Are Woodpeckers Bad for Trees?
Don’t let the non-stop pounding of a woodpecker get under your skin. Knowing how woodpeckers interact with and use trees will help you further understand them.
fasttreeremovalatlanta.com gathered information on the impact woodpeckers have on trees, how they look for food, and their nesting or roosting habits.
Do Woodpeckers Damage Trees?
Not exactly. Healthy trees are capable of withstanding the minor damage woodpeckers can cause unless the targeted trunks or limbs receive girdling injuries (extremely rare).
Woodpeckers have a preference for dead trees or trees with rotting heartwood to create their nest cavities. When suitable trees aren’t available, some woodpeckers will peck holes in wooden siding, fence posts, and utility poles.
Some woodpecker species will drum on siding, on metal components of houses, or just about anything that makes noise as a part of their territorial and reproductive behaviors.
My Tree is Riddled with Holes
Elevated numbers of random holes in a tree’s trunk, branches, or stems may be a symptom of a declining tree already hosting numerous populations of insects. Holes in a tree trunk are not always perpetrated by woodpeckers. In many cases, wood-boring insects are to blame. In fact, woodpeckers rarely do any damage to trees unless there is already damage occurring.
Dispel the myth and understand that woodpeckers do not eat trees. They eat wood-boring insects and insect larvae from under the tree bark. If they are hammering away on a tree, specifically in the winter, there is a high probability that the tree is already infested beneath the bark with some kind of burrowing insect.
Woodpeckers are omnivores, and their diet consists almost entirely of insects but includes berries, nuts, and seeds rounded up from trees and shrubs. Some species feed on ground insects like ants. Woodpeckers provide great service to gardeners and property owners by voraciously seeking and eating insects harmful to trees like boring insect species and bark lice.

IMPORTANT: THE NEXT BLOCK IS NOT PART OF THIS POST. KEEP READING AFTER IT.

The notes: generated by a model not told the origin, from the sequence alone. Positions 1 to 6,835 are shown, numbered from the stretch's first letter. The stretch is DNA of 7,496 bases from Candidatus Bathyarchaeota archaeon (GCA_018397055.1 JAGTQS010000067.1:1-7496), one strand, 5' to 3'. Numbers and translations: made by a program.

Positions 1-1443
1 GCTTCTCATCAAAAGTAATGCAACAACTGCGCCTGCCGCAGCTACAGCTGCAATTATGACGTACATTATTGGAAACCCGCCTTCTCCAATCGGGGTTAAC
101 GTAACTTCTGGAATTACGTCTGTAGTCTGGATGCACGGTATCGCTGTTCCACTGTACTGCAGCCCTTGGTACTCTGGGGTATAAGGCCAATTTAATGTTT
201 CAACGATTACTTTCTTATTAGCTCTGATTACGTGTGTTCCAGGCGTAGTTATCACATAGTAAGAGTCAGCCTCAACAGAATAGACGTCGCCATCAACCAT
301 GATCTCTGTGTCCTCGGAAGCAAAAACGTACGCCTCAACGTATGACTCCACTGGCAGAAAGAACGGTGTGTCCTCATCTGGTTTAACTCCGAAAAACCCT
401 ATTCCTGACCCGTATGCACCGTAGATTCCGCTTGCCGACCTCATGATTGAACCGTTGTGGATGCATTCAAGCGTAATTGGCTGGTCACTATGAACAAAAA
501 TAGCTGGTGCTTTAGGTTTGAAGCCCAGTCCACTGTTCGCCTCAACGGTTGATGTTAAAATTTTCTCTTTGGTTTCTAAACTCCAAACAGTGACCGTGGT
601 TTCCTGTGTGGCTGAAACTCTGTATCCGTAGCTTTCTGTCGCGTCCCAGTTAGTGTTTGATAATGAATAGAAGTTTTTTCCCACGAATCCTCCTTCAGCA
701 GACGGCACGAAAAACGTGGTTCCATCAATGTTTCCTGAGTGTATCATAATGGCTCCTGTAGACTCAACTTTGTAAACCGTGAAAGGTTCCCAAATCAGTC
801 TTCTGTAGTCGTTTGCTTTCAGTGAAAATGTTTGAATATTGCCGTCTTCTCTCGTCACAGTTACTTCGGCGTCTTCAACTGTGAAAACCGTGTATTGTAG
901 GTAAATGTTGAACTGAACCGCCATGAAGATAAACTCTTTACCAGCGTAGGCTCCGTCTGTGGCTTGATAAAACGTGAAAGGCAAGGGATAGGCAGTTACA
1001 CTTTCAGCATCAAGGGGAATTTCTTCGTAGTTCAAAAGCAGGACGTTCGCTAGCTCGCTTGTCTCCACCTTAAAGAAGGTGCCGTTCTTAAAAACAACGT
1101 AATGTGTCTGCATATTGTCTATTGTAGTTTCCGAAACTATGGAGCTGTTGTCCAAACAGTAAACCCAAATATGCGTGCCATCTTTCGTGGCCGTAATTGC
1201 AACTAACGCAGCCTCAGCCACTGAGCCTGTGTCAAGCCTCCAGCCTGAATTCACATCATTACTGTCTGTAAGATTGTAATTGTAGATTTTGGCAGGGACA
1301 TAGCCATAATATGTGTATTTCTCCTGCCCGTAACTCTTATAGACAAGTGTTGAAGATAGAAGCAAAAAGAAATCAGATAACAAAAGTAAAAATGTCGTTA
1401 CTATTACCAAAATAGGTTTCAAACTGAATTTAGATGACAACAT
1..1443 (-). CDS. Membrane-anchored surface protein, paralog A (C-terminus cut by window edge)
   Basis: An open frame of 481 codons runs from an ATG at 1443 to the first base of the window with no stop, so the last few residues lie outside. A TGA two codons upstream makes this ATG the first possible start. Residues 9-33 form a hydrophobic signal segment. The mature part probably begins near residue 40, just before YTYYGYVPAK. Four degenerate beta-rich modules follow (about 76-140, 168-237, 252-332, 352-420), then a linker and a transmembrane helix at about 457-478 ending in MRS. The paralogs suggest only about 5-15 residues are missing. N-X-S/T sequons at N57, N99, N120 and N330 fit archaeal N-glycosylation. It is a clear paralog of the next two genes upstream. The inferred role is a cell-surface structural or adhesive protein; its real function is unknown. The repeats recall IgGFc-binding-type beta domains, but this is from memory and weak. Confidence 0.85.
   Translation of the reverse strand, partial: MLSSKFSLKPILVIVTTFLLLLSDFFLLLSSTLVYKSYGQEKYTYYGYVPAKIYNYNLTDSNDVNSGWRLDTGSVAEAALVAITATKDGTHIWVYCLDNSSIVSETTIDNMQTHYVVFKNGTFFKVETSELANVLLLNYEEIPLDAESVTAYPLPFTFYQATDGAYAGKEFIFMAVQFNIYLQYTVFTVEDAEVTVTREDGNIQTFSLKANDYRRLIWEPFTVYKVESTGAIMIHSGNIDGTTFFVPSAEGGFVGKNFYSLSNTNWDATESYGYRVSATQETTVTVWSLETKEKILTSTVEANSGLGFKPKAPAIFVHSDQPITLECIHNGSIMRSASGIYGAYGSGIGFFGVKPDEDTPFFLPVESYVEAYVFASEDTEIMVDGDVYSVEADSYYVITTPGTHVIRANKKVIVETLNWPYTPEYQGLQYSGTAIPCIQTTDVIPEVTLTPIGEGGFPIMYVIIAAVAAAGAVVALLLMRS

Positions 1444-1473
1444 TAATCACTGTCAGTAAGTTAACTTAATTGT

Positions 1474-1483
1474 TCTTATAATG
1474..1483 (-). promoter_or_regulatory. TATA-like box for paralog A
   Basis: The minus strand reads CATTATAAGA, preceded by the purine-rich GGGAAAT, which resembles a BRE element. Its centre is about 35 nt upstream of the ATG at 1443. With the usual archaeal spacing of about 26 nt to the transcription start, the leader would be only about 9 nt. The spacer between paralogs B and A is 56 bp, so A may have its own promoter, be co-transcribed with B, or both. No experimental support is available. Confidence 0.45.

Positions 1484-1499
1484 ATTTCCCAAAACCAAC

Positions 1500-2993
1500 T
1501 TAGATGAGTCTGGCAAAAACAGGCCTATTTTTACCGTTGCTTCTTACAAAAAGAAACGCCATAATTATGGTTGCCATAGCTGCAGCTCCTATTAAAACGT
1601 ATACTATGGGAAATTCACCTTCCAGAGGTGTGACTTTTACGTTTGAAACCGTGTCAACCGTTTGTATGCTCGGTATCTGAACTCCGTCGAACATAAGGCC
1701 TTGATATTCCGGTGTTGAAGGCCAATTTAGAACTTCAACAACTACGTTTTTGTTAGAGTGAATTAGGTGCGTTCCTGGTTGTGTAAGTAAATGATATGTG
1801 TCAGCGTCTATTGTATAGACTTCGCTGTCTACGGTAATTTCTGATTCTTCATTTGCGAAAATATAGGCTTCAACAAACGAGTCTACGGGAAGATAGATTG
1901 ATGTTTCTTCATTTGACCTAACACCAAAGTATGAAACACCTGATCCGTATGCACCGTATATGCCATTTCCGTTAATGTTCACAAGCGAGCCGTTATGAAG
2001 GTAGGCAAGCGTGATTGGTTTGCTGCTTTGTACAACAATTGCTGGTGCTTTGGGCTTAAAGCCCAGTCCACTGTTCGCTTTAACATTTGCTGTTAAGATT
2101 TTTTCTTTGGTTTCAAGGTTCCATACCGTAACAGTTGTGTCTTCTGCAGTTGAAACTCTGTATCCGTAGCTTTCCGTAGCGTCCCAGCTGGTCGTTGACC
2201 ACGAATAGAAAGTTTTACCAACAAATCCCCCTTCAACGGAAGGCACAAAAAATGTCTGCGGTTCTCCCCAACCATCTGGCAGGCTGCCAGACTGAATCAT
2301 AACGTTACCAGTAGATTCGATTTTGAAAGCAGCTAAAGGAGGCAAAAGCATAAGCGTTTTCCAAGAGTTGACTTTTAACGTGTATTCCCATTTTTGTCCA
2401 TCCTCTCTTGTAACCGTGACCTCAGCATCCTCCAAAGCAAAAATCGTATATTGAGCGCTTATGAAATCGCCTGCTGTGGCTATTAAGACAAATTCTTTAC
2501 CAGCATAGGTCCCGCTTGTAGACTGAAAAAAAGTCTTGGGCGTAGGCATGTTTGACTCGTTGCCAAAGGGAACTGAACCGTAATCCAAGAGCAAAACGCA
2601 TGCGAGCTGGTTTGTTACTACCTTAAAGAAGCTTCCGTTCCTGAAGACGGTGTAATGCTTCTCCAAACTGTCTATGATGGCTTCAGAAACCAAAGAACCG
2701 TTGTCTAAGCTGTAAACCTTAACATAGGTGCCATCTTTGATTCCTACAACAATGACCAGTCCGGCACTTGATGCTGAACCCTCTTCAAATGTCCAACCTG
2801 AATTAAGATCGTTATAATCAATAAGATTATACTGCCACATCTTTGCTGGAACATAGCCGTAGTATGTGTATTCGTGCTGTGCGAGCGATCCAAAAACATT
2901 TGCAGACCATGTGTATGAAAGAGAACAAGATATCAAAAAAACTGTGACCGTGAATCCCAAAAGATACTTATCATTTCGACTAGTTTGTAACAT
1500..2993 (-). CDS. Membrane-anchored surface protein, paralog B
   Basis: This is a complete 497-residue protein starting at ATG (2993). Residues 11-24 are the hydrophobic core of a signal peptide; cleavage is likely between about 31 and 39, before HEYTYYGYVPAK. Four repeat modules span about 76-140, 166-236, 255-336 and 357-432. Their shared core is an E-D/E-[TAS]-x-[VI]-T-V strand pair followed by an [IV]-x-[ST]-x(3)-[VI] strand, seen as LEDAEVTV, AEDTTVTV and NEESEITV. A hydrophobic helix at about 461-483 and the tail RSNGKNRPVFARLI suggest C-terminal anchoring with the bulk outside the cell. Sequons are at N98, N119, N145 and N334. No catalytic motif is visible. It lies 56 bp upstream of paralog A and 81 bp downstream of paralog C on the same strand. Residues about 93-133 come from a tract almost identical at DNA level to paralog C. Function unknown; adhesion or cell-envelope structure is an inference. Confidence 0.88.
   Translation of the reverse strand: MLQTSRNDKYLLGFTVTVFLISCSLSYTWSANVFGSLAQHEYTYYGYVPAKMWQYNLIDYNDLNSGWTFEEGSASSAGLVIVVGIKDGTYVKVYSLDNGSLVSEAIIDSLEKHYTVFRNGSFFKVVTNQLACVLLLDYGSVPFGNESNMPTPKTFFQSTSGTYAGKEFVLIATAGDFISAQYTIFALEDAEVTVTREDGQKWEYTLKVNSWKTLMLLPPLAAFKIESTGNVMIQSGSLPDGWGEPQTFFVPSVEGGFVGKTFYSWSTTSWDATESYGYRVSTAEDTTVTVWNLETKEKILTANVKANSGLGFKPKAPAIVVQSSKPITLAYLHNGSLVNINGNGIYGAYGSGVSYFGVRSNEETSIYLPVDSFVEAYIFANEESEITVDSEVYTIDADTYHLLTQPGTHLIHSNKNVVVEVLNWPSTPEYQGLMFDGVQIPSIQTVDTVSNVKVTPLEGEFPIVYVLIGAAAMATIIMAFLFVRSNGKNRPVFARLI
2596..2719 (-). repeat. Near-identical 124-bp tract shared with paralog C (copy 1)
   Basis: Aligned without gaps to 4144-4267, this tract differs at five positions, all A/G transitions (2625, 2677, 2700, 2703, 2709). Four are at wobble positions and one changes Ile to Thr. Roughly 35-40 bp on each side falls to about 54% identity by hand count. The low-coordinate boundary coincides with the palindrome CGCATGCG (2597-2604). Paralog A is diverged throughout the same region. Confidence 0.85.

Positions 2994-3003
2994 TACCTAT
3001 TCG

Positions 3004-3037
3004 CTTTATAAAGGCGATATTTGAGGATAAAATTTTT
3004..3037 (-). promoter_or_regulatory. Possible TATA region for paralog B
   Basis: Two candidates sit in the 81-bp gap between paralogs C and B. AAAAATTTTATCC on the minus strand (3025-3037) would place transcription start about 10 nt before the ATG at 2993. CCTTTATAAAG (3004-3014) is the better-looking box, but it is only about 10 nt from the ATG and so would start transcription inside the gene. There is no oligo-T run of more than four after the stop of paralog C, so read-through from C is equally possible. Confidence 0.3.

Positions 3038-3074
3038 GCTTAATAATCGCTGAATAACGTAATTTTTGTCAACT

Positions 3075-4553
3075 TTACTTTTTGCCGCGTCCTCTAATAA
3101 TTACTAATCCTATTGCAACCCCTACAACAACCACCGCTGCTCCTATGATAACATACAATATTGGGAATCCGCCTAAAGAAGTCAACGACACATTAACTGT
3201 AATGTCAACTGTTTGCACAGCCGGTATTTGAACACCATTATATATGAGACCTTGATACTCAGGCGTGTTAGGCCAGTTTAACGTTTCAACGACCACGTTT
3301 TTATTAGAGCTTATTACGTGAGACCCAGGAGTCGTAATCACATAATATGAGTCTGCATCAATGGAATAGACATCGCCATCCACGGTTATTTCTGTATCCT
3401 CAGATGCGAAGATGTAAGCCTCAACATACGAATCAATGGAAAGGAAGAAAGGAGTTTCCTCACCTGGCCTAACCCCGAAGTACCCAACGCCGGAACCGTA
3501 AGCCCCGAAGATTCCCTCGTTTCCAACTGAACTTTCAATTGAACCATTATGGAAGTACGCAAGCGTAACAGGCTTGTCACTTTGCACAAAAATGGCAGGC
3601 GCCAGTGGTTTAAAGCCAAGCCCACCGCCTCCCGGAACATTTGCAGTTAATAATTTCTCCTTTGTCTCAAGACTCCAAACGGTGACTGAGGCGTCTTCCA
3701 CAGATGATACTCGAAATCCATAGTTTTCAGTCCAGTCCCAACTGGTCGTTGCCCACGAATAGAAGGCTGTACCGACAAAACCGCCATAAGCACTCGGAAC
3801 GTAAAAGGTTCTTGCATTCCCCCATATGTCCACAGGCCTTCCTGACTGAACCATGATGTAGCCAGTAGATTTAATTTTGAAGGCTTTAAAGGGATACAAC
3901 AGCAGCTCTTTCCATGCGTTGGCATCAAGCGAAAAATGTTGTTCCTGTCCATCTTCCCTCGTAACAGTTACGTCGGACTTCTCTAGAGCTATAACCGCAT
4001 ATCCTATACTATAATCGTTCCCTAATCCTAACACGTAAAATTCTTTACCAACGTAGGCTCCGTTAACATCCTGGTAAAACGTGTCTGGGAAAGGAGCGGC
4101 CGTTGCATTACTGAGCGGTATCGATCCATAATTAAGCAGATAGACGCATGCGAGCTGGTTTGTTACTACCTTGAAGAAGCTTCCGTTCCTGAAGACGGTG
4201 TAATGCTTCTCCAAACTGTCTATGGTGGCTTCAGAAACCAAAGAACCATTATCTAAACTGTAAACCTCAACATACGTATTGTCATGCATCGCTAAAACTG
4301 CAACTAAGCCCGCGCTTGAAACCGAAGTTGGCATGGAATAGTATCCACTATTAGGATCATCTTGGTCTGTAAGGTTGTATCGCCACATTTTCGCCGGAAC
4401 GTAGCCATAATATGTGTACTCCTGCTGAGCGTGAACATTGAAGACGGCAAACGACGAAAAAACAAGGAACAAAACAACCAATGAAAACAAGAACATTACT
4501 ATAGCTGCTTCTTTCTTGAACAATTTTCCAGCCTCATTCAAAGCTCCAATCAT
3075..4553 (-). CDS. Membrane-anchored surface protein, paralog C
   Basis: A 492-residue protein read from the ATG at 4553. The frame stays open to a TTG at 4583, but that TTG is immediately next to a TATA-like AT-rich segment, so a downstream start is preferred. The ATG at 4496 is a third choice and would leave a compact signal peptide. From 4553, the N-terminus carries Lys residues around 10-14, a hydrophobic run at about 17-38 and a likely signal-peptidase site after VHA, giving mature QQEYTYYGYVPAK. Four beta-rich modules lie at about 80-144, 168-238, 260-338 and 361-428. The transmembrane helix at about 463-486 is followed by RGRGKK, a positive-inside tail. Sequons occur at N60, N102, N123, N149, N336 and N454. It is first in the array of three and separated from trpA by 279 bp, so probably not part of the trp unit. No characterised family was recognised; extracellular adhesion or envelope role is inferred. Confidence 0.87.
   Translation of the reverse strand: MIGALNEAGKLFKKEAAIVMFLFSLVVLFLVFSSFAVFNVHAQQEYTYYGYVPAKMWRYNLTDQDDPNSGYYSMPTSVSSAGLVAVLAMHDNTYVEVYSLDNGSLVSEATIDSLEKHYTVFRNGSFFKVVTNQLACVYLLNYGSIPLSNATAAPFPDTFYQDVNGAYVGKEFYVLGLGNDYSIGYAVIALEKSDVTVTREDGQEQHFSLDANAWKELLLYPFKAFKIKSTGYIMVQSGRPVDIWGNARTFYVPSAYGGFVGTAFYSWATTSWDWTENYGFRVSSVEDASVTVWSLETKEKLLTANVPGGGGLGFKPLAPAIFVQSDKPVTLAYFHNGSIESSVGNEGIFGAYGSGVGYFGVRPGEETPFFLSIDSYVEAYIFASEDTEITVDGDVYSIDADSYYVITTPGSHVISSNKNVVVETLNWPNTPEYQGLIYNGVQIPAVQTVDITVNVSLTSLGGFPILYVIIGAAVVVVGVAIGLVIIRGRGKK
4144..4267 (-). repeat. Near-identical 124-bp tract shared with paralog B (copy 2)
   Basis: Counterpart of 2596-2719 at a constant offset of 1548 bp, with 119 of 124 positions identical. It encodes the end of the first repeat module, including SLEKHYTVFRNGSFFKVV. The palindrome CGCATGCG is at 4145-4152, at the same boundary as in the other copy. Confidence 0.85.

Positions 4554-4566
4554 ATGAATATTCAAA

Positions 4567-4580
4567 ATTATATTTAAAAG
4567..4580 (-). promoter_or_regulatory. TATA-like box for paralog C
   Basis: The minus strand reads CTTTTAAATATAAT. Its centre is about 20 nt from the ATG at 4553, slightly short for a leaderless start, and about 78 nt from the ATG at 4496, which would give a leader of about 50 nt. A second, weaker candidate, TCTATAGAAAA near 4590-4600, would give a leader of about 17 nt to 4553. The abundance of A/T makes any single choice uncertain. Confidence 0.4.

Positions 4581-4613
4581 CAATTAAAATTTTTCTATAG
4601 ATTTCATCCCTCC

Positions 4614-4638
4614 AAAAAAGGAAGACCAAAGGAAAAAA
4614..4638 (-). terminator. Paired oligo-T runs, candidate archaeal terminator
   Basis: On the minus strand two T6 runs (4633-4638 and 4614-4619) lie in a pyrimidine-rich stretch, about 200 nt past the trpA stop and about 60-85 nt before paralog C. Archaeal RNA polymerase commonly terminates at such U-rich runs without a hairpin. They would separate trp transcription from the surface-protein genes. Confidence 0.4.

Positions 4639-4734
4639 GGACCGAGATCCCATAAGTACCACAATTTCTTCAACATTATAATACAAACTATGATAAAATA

Note: It is not uncommon to see squirrels scratching away at tree bark in the same location where a woodpecker was pecking. They share an appetite for boring insect larvae growing beneath the bark.
Read more about boring insects at fasttreeremovalatlanta.com/tree-boring-insects
Woodpecker Feeding Habits
When foraging for insects, woodpeckers tend to focus on diseased, dying, or rotting trees. Woodpeckers are capable of drilling anything from rows of tiny holes to huge craters into tree wood, utility poles, and on occasion, houses as they seek their meal.
Drumming is the name given to a woodpecker’s habit of hammering loudly, rapidly, and seemingly non-stop on a resonating surface, like a declining or dying tree, a traffic sign, a chimney, or even a house’s siding.
Woodpeckers do not sing like other birds. So, this drumming may be the bird’s way of communicating its territory and may also serve to attract a suitable mate. Males and females are both known to drum.
If the birds are drumming for these reasons, they will likely stop once breeding begins in the spring. Also, they don’t drum when looking for food (unless drilling to capture insect larvae).
Roosting and Nesting
Woodpeckers typically roost and nest in cavities. As day gives way to night, woodpeckers will seek out roosting cavities in either old abandoned holes or a cavity they excavated specifically for their roosting purposes.
They excavate nesting holes when their breeding season begins, typically in mid to late April and through May. Both nesting and roosting cavities are usually slightly larger than the width of the bird and will be either rounded, rectangular, or gourd-shaped.
Woodpeckers are very picky when selecting sites for their roosting and nesting holes, tending to favor dead trees or snags that offer a hard outer shell with a soft inner cavity.
Woodpecker Damage Prevention
Woodpecker damage to homes can be prevented or eliminated with multiple non-lethal techniques, including visual repellents, loud noises, and giving them nesting boxes. Immediate action is required to reduce this damage because woodpeckers are territorial and not easily driven away from their territories or pecking sites once established.
Woodpeckers and Trees
In this article, you discovered how woodpeckers impact trees, how they forage for food, their diet, and their roosting and nesting habits.
Understanding the pest control value woodpeckers offer in an ecosystem may encourage you to attract more of them to your region.
Trying to scare off or deter woodpeckers from roosting or nesting in your neighborhood can come with severe consequences as these birds are voracious insect predators.